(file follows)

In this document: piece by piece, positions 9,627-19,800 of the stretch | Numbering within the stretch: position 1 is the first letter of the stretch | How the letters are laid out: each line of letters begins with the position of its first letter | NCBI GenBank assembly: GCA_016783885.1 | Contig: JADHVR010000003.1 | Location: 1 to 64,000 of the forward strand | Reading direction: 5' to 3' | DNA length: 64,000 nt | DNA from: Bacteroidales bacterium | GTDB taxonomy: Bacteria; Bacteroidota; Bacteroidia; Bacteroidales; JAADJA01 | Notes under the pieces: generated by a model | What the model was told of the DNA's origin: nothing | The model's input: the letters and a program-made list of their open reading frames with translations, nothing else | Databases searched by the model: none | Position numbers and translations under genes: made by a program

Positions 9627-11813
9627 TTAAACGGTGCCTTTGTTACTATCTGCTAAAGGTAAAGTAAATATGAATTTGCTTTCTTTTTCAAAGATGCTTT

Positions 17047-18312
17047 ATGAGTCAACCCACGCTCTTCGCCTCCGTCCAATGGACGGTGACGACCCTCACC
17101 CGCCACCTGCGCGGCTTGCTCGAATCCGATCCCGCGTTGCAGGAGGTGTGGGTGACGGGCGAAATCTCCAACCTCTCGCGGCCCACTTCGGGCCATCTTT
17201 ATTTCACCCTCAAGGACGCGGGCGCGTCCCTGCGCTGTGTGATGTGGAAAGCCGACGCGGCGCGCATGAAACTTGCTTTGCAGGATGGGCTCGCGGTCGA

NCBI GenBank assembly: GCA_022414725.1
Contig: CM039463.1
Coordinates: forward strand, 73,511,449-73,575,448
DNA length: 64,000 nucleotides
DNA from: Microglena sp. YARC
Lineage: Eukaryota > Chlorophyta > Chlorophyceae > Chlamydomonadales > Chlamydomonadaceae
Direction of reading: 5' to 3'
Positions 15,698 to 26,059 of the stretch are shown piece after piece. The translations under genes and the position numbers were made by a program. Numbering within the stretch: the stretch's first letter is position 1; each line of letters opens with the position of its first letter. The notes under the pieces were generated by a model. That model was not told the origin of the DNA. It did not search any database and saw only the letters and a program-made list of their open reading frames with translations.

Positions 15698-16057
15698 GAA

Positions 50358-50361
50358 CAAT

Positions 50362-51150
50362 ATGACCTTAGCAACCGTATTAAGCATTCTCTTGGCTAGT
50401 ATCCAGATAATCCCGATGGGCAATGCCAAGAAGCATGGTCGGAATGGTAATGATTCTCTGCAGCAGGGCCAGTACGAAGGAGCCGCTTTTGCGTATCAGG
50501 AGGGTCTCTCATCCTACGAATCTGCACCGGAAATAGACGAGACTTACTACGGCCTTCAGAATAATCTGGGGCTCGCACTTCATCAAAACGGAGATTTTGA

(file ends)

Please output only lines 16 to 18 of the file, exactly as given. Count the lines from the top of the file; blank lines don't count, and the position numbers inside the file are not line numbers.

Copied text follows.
Positions 15698-16057
15698 GAA

Positions 50358-50361